One hundred years ago this week, Grace Kingsley reported that Marcus Loew had bought all of the stock of the Metro Film Corporation:
The deal is said to involve several million dollars, according to advices from the East. This will be Mr. Loew’s first invasion of the picture-producing field. Metro is to retain its stars, it is announced, including Alla Nazimova, May Allison, Viola Dana, Alice Lake, Bert Lytell, and Francesca Bertini…The purchase will not interfere with Metro’s business affairs, which will be conducted as in the past, nor will if affect Metro’s dealings with other exhibitors.
This was part of the consolidation of the film industry that happened in the early 1920’s. Marcus Loew owned one of the largest chain of theaters in New York, Loew’s Inc., and he wanted a steady supply of films. His company is still in business today. In 1924 Loew merged with Goldwyn Pictures and with Mayer Pictures in 1925, creating MGM. The studio went on to make the most memorable and prestigious films of Hollywood’s classic age from Grand Hotel (1932) to The Wizard of Oz (1939) and Singing in the Rain (1952). Unfortunately, he didn’t get to live to see the success it became. He died of heart failure in 1927, when he was 57 years old.
Kingsley’s favorite film this week was The Luck of the Irish, which came from “the genius of Allan Dwan.” She wrote:
If you want to be completely intrigued and charmed away even from the remembrance of the high cost of living and such sordid things, go the Grauman’s this week and look at Allan Dwan’s Luck of the Irish. You’re lucky to have the chance.
He has been uniquely successful, but that smoothness of production characterizing The Luck of the Irish, the hundred touches that make for naturalness and most of all the intimate something which makes the walls of the theater melt away, leaving us in a world peopled only by Dwan’s characters, these are the things that can only be the fruit of years of effort. And Mr. Dwan may rest content with the reflection that in The Luck of the Irish he has achieved such heights of seeming naturalness, and that his characters are so vital, one seems always peeing through a window at real scenes and real people rather than gazing at mere shadows. The subtitles are sparkling and round up the laughs.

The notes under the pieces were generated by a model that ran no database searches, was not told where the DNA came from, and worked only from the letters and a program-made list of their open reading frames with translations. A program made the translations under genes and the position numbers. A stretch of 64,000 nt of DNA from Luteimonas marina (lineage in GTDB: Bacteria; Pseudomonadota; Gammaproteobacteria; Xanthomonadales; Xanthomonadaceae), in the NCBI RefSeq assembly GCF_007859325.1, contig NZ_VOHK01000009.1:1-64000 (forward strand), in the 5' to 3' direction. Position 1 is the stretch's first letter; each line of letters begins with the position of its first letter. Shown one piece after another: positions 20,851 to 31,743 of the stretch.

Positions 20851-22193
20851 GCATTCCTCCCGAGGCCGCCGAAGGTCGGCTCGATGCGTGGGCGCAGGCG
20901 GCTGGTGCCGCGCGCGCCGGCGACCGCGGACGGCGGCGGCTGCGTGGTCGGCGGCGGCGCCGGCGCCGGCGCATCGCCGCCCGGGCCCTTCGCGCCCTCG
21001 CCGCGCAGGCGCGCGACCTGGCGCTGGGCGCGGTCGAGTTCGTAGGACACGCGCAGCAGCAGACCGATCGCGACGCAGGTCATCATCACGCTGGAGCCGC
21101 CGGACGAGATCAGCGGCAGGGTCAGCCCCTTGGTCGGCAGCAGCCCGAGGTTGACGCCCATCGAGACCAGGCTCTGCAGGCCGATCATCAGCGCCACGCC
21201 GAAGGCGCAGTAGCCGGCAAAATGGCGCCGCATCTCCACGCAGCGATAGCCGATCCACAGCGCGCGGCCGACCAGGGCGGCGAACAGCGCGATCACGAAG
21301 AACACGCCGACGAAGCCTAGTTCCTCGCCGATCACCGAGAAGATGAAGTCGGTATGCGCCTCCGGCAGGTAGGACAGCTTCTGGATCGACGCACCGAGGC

The story of the picture has to do with a husky young plumber, who does his ‘plumbing’ in a basement and who falls in love with a pair of neat ankles which pass his window each day. Of course, he meets the owner and becomes her gallant knight in the MacGrathish [Harold MacGrath, the story’s author] troubles besetting her on a trip around the world. To tell this is nothing—to see the picture is to be entirely charmed.
The plot is fairly outlandish: the heroine does go on a tour of foreign cities, meets the plumber on the boat and winds up imprisoned in a house of prostitution (that last bit hasn’t turned up in recent rom-coms). It’s a lost film, but Dwan went on to make lots of charming movies, including Robin Hood (1922) and Brewster’s Millions (1945) so it’s entirely possible that this one was too.
This week, Kingsley got to have some fun with a review of a “monumental comedy dud” (that didn’t go on the poster). Lew Cody played “a professional lover who has fairly to carry a club about with him to keep the ladies away” in The Beloved Cheater. In particular, the screenplay irked her:
I take no issue with the morals of the play; in fact, it has not the courage to be immoral. I merely take issue with the good taste of the thing, that and its naiveté. No authorship is announced, and so I feel free to guess it was written by the office boy, in collaboration with the Sweet Singer of Michigan.*
The authors didn’t remain anonymous. The story was by Jules Furthman, who went on to have an impressive screenwriting resume including Shanghai Express (1932) and The Big Sleep (1946). The screenplay was by the film’s producer Louis Gasnier, who worked on Max Linder’s early films and directed Perils of Pauline (1914), and Lew Cody himself.
Other critics didn’t question the morality or the taste of the film. J.S Dickerson in Motion Picture News (December 6, 1919) thought it was “an interesting study of the ‘he-vamp’ at his favorite recreation,” and was very happy that Cody did not reform in the end. Jane McCloskey in Moving Picture World (January 24, 1920) wrote that she enjoyed seeing the story from the ‘other man’s’ perspective – “a novelty of treatment to an old theme that is most refreshing.” Kingsley also reported that “many in the audience seemed to like the picture, even though it does seem to me personally that Cody muffed it sadly”. It’s a lost film, so we can’t find out for ourselves.
*The Sweet Singer of Michigan was the nickname of Julia A. Moore (1847-1920), a notoriously bad poet. Even Mark Twain parodied her, according to a terrific blog post from the Paris Review. They mentioned “a critic in the Rochester Democrat wrote of her work, “Shakespeare, could he read it, would be glad that he was dead.”